Cutler: No need for apology

Updated: December 3, 2009, 4:37 PM ET
Associated Press

LAKE FOREST, Ill. -- Jay Cutler said there's no need for Brian Urlacher to apologize. He understands the linebacker's frustration, and if there's any ill will between the Chicago Bears' stars, the quarterback passed on confirming it.

Sound familiar?

After reports of a rift in the summer, their relationship again was fodder for discussion after Urlacher questioned the Bears' direction while wondering why they went from emphasizing the run to the pass during an interview with Yahoo! Sports over the weekend. Many viewed that as a shot at Cutler, the Pro Bowl quarterback whose arrival in an offseason trade with Denver ignited a surge of optimism in Chicago.

Now, that's gone.

Cutler leads the league with 20 interceptions and the Bears are 4-7. They've dropped four straight and six of seven, and while their playoff hopes are just about gone, they at least have a chance to stop this slide Sunday against woeful St. Louis (1-10). The Rams have just eight interceptions this season, and that could bode well for Cutler, who has 15 in the past seven games.

Yet on Wednesday, the focus was more on Urlacher's comments.

"He didn't have to apologize to me," Cutler said. "I talked to him. I understand what he's talking about. It's frustrating. It's frustrating for everybody in that locker room. I know where he's coming from."

In the Yahoo! interview, Urlacher called Cutler "a great player who can take us a long way" and said he still has "faith in him," but he also hates "the way our identity has changed."

"We used to establish the run and wear teams down and try not to make mistakes, and we'd rely on our defense to keep us in the game and make big plays to put us in position to win," Urlacher told the Web site. "Kyle Orton might not be the flashiest quarterback, but the guy is a winner, and that formula worked for us. I hate to say it, but that's the truth."

The problem is that the Bears' running game ranks last in the league, and the defense hardly resembles the dominant unit that led the 2006 team to the Super Bowl.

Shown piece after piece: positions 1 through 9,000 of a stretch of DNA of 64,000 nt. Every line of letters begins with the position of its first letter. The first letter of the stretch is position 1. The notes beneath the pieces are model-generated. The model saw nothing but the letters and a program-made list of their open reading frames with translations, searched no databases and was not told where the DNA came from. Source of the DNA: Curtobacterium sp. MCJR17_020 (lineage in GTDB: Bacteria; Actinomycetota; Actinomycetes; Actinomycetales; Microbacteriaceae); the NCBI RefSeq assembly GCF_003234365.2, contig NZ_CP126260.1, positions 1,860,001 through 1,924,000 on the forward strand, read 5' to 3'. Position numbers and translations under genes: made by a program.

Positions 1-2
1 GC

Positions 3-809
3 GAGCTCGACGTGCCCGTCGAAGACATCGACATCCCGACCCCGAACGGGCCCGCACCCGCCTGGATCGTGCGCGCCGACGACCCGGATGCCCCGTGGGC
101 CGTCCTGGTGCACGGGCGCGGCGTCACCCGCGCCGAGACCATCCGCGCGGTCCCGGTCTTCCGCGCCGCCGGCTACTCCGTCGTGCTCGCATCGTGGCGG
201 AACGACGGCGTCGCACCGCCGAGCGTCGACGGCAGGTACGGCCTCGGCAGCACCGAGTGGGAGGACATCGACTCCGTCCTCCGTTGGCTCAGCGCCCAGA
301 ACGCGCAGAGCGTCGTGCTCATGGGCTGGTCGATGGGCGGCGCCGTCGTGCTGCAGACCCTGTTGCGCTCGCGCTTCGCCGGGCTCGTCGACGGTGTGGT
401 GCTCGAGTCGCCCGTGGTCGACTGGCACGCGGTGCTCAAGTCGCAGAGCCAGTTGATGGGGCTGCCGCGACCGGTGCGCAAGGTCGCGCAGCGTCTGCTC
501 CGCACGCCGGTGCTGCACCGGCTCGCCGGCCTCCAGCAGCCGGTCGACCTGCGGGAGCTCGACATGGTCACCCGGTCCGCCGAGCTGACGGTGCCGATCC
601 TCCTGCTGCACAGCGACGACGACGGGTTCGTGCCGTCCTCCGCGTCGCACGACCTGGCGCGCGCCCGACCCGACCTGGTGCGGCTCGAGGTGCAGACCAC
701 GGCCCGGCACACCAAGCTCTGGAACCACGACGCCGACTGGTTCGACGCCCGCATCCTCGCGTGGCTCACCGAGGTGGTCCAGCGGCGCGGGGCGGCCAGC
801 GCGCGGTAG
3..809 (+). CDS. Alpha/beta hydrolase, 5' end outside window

With Orton last season, the Bears missed the playoffs for the second straight year. Of course, he went to Denver in the trade, and while Cutler can "absolutely" see why others would interpret Urlacher's comments as a slight, he insisted he didn't take them that way.

I'm going to get a lot of blame. I'm aware of that. A lot of it should come my way. I'm understanding of that. I know Brian's frustrated. I'm frustrated. There's not much we can do.

-- Jay Cutler

"You can't take anything personal in this game, especially whenever we're losing," he said. "I'm going to get a lot of blame. I'm aware of that. A lot of it should come my way. I'm understanding of that. I know Brian's frustrated. I'm frustrated. There's not much we can do."

Cutler said it's "100 percent fair" that he's taking the blame even though there have been breakdowns in just about every area this season. There were signs of trouble even as the Bears built a 3-1 record heading into their bye.

Urlacher suffered a season-ending wrist injury in the season-opening loss at Green Bay. Linebacker Pisa Tinoisamoa tore the posterior cruciate ligament in his right knee in that game, an injury that ultimately ended his season. He played against Atlanta on Oct. 18, got carted from the sideline and finally went on injured reserve on Wednesday.

The offensive line has been ineffective all year, leaving Cutler under pressure and often on the ground. He hasn't helped himself by making questionable decisions, leading to interceptions, and the Bears usually go nowhere when they hand off the ball.

"Do we want to run the ball more?" offensive coordinator Ron Turner said. "Yeah, there's no question about that."

The Bears average a league-low 85.1 yards rushing per game and are last in the league with 21 runs for 10 or more yards. The defense can't bail them out, either.

"We've struggled running the ball and Brian's right," Cutler said. "You don't have to run the ball every play. But when you run the ball, you have to be effective. I think that's the most important part. There are a lot of teams that throw the ball, but when they do run the ball, it's effectively. I think that's the main issue."


Copyright 2009 by The Associated Press

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